France suspends EV leasing programme for low-income earners

France's government is stopping its state-subsidised EV leasing programme for people with low incomes, launched at the beginning of this year. The reason? The programme is too successful.

Image: Renault

According to media reports citing statements from the Elysée Palace, a good 50,000 leasing contracts have already been approved under the special low-income conditions since the start of the year. Just one and a half months after the programme was launched, this figure is more than double the 20,000 to 25,000 vehicles initially budgeted for the whole of 2024, which is why the programme will be suspended temporarily and only resumed at the end of 2024 for the year 2025.

As part of the programme, people with an annual income (“tax reference income”) of less than 15,400 euros have been able to lease an electric vehicle for 100 to 150 euros per month since the beginning of 2024. The 100 euros were available for “city vehicles” and the 150 euros for “family vehicles.” Another requirement was that the person travelled at least 8,000 kilometres per year because of work or that their workplace was more than 15 kilometres away.

The government launched the programme to boost demand for electric cars among residents who would otherwise not be able to afford them. Reuters says the initiative could have been launched earlier but only started this year because French car manufacturers “were not ready with enough eligible vehicles.”

France still offers other subsidies that will remain in place. As part of the state environmental bonus (“bonus écologique”), buyers of electric cars in France regularly receive a financial incentive of 5,000 to 7,000 euros, regardless of their salary. In both cases, the incentives are linked to the CO2 emissions from the production of the vehicles and batteries. A points system decides which vehicles qualify for the subsidy. It evaluates various environmental criteria, including, for example, the characteristics of the vehicle model itself, its weight, the origin and environmental impact of the materials used, the ecological balance of the assembly plant, and the transport routes to the point of sale. It is virtually impossible for Chinese manufacturers to fulfil the criteria.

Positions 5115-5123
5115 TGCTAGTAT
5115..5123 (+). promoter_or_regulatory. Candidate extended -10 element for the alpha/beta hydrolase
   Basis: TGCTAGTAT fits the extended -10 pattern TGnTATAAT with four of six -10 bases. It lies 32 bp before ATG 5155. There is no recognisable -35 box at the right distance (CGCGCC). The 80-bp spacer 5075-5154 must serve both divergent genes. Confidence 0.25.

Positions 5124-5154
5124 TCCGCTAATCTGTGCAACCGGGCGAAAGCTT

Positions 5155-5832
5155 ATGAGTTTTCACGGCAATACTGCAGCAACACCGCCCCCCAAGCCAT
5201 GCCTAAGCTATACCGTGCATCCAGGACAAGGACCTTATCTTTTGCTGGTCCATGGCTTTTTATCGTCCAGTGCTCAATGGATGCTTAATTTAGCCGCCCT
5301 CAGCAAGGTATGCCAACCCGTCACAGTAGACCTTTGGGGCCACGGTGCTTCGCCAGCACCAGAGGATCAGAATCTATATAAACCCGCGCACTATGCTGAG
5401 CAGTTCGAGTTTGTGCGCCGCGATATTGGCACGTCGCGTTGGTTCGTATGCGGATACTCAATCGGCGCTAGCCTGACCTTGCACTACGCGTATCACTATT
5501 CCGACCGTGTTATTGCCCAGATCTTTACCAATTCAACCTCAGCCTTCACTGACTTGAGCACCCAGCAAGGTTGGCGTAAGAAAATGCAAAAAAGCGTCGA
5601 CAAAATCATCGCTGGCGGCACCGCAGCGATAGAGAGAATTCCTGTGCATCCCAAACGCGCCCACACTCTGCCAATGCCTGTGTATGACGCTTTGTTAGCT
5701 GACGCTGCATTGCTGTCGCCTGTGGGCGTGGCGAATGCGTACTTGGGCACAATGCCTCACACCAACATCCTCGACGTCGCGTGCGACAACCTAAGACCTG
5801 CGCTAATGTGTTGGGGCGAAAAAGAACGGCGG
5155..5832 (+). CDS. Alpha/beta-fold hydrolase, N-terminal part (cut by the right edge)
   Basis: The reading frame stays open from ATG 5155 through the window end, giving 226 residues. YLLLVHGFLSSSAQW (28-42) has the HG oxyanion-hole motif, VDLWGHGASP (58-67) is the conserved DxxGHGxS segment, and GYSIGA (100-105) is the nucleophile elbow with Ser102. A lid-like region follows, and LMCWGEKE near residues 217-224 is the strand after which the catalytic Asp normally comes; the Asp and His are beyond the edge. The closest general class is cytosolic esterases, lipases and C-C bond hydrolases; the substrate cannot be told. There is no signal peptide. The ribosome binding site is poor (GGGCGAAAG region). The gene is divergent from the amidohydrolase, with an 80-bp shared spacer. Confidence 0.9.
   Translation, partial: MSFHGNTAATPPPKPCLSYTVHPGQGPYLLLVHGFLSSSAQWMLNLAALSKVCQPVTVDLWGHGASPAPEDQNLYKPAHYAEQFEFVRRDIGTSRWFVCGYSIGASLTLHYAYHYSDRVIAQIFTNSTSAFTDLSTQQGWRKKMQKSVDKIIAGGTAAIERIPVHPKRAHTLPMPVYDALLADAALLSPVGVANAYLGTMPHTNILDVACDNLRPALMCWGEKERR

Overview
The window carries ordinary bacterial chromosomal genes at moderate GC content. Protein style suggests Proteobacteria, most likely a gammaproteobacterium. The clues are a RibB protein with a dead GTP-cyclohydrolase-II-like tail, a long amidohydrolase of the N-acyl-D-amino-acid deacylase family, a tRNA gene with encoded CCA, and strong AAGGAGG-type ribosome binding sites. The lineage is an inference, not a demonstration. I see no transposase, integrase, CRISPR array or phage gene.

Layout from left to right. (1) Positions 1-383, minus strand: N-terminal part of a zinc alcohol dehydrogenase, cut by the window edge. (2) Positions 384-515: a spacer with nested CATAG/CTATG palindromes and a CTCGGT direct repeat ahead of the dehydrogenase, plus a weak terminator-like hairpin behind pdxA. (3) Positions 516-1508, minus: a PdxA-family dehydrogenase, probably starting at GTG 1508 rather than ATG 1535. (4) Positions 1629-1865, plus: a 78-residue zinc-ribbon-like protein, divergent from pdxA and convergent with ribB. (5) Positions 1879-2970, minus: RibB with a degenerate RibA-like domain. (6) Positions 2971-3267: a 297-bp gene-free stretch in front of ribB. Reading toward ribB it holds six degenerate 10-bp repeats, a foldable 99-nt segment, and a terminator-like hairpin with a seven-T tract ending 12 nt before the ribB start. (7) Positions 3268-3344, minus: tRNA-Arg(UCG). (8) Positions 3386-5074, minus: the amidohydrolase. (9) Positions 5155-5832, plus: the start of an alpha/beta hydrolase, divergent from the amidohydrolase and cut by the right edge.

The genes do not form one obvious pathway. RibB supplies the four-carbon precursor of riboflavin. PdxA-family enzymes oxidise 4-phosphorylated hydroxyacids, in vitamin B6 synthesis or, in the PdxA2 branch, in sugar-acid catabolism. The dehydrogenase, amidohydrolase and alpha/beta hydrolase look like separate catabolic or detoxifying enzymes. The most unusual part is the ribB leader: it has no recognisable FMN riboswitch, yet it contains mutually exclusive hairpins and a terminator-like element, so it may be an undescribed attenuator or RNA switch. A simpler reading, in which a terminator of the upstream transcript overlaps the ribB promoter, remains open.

As a result, there is not a single electric car made in China on a subsidised list published by the government in December. However, around two-thirds of the electric vehicles on sale in France are eligible, including many models from the Stellantis Group, Renault and German manufacturers. The Tesla Model Y from German production is also eligible for the subsidy.

At the same time, France tightened the “malus écologique” at the beginning of the year. The environmental malus is a tax payable once a car is first registered in France, which should ensure that lighter and low-emission vehicles are placed on the market. The penalty tax, which is based on CO2 emissions, has been in force since the turn of the year for cars from 118 g/km according to WLTP (previously from 123 g/km) and starts at 50 euros. What still seems relatively moderate increases rapidly with higher CO2 emissions – to a maximum value of up to 60,000 euros (previously: 50,000 euros). The latter applies if CO2 emissions are higher than 194 grams per kilometre.

In addition, a penalty has been applied to particularly heavy combustion cars since the beginning of 2022. Most recently, this was levied from a vehicle weight of 1,800 kilograms, now from 1,600 kilograms. For vehicles weighing between 1,600 and 1,799 kilograms, ten euros per kilo of “excess” weight will now be due, between 1,800 and 1,899 kilograms 15 euros, from a weight of 1,900 to 1,999 kilograms, 20 euros per kilo, from 2,000 to 2,099 then 25 euros and over 2,100 kilograms 30 euros. According to estimates, ten per cent of new diesel and petrol cars on sale in France will weigh more than 1,800 kilograms in 2024.

Reductions in the malus are granted to large families with often larger (and heavier cars) as well as first-time registrants of converted vehicles, provided that the registration takes place six months or more after the initial registration due to the conversion of the vehicle.,, (both French)


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